Unfortunately, Hemingway had just written his first masterpiece, The Sun Also Rises, and did not want to give it away for almost nothing. After much research, he realized there was one escape clause in his contract that he could utilize: The publisher had to accept all three books he submitted. Rejecting even one nullified the contract and gave them nothing. So he devised a cunning plan to write the shittiest book in the universe: The Torrents Of Spring, a wandering compendium of laziness he completed in 11 days. To avoid being sued by his publisher for writing something deliberately terrible, he got his drinking buddy, F. Scott Fitzgerald, to publicly call the book a masterpiece. If the writer of The Great Gatsby said something was good, it had to be good.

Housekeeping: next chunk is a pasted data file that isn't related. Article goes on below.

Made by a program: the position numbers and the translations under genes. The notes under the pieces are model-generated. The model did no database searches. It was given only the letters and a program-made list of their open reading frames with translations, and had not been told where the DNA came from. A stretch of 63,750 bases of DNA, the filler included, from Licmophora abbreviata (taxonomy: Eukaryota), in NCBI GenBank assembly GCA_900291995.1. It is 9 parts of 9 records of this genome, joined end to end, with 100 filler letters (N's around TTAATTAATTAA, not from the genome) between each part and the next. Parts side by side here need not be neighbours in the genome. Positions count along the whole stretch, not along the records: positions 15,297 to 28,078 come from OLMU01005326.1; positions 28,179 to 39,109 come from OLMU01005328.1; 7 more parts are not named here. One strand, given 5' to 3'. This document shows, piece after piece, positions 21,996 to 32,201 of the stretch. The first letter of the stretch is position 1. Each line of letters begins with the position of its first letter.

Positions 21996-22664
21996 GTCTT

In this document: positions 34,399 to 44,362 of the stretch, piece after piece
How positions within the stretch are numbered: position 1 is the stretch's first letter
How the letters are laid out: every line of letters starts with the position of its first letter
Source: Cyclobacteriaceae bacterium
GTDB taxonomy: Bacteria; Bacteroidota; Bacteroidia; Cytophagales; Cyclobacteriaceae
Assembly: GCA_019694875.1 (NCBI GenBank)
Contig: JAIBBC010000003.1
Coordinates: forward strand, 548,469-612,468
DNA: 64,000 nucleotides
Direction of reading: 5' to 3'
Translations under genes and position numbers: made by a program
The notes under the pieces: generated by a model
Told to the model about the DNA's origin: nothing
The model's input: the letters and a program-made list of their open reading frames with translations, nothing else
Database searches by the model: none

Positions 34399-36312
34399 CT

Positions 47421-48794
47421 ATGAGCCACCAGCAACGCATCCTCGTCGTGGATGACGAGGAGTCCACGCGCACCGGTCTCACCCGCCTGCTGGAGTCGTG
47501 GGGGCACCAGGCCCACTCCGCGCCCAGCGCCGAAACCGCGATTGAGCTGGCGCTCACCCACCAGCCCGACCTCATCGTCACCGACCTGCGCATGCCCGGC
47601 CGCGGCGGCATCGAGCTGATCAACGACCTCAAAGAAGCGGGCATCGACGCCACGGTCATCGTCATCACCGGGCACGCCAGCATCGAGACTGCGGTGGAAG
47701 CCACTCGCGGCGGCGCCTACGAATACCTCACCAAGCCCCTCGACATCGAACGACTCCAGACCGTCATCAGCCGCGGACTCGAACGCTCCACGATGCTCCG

"The pages soaked up my gin-vomit like none other!"

On top of making the book bad, Hemingway doubly ensured that Liveright wouldn't dare publish The Torrents Of Spring by using it to mercilessly parody their star author, Sherwood Anderson. First, he mimicked Anderson's old-fashioned, repetitive writing style -- here's a sample, from Torrents Of Spring:

In some ways it was the happiest year of his life. In other ways it was a nightmare. A hideous nightmare. In the end he grew to like it. In other ways he hated it. Before he knew it, a year had passed. He was still collaring pistons. But what strange things had happened in that year. Often he wondered about them.

Also, he made the protagonist a shitty writer who can't stop getting married (another direct shot at Anderson). It was less than subtle.

6 Crafty Ways Celebrities Escaped Bad Business Deals
Lloyd Arnold

"Chapter 1: Derrrr, I'm Sherwood Anderson."